Have a look at this chart (it’s not important if you can’t read the texts):
That’s courtesy of Berlingske, where journliast Philip Sune Dam continues to do yeoman’s work in trying to dig to the heart of Denmark’s actual covid numbers, as distinct from those reported by the government.
What you’re looking at is a chart of the 25 leading causes of death in Denmark in 2020.
The massive gray bar up top is cancer. Just below it is heart disease. And so it goes for another ten causes before we get to covid, which I’ve circled in red.
As Dam is careful to point out in his article (“So many died of covid-19 in 2020—and so many died of other causes“), nobody died of covid in Denmark in the first two months of 2020, while Danes were obviously dying of everything else through all twelve months of the year.
However, even if we annualize the covid numbers, we’re still left with a covid death count of just 1284.
That doesn’t even change covid’s ranking as the 13th most common cause of death in 2020.
I should also note that these deaths are genuinely from covid, not merely with it.
I should also also remind you that the average age of death among 2020 covid victims was in Denmark actually higher than average life expectancy—and that Danish life expectancy actually rose in 2020.
In 2018, when Denmark endured a particularly lethal flu season, 2103 Danes perished from “pneumonia and influenza.” 1882 had died the year before, 1737 died the year after.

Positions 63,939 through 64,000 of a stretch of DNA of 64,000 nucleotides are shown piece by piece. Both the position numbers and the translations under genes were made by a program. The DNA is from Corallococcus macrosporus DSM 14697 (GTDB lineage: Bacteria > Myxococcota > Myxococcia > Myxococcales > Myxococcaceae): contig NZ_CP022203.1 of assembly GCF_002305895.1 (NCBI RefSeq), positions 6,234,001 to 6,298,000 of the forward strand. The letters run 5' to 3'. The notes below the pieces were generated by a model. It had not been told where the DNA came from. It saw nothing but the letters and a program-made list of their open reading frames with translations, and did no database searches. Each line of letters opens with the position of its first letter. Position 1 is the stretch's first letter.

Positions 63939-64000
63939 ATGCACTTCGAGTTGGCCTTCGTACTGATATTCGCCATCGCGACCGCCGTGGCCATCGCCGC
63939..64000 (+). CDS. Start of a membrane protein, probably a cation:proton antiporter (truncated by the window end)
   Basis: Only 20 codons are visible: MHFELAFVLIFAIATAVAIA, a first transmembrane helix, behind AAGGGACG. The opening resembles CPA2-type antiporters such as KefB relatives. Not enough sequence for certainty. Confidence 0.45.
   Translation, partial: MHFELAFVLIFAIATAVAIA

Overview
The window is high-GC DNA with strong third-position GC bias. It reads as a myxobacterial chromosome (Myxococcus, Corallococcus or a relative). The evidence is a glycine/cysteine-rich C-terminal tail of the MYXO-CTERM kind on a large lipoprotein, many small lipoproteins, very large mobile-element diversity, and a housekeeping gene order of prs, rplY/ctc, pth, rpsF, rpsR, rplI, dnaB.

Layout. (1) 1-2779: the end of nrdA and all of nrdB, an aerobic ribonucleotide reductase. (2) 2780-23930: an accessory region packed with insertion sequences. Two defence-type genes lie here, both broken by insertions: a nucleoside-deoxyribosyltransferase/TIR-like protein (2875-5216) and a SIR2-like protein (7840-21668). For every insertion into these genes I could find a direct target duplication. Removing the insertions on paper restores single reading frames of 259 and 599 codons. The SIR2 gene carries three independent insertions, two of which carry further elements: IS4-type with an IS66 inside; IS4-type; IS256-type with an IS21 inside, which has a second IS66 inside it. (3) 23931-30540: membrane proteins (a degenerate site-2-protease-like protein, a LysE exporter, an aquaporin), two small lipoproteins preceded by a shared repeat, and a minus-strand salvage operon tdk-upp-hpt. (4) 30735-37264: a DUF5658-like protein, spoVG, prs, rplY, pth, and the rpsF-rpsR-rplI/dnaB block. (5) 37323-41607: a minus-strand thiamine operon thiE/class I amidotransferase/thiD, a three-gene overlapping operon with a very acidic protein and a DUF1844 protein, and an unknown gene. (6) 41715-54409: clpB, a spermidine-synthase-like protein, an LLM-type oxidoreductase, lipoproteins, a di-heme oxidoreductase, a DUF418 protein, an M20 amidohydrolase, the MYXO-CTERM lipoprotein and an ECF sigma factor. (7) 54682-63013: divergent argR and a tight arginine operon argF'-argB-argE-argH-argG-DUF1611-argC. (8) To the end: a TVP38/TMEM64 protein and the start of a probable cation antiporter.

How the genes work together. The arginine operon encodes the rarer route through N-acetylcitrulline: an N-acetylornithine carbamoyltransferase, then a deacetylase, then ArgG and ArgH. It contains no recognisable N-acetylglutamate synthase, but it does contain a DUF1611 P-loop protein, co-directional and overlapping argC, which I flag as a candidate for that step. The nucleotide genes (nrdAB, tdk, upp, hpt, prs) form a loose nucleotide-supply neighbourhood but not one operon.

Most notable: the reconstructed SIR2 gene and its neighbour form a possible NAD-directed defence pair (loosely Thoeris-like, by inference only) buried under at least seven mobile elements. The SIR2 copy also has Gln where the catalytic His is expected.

All of those numbers dwarf the 2020 covid deaths.
See for yourself in this chart from DanmarksStatistik (“lungebetændelse og influenza“):
Why were we not moving heaven and earth to prevent those influenza deaths? Why did we not even hear about them?
Curiously, the 2020 chart records no deaths at all from pneumonia and influenza.
That’s despite their being responsible for a minimum of at least 50% more deaths in each of the preceding threee years than covid produced in 2020.
Of course, in 2020 there were over 5600 deaths attributed to “respiratory illness.” That category is absent from the 2017-2019 figures.
There were, however, around 3600 deaths per year attributed to “bronchitis and asthma” in 2017-2019; asthma and bronchitis are not listed in the 2020 table but would presumably be included in its “respiratory illness” deaths.
So if we take all those apples and oranges into consideration, we could hypothesize that the asthma, bronchitis, pneumonia, and influenza counts from 2017-2019 should all be compared to the “respiratory illness” count in 2020, since they more or less balance out.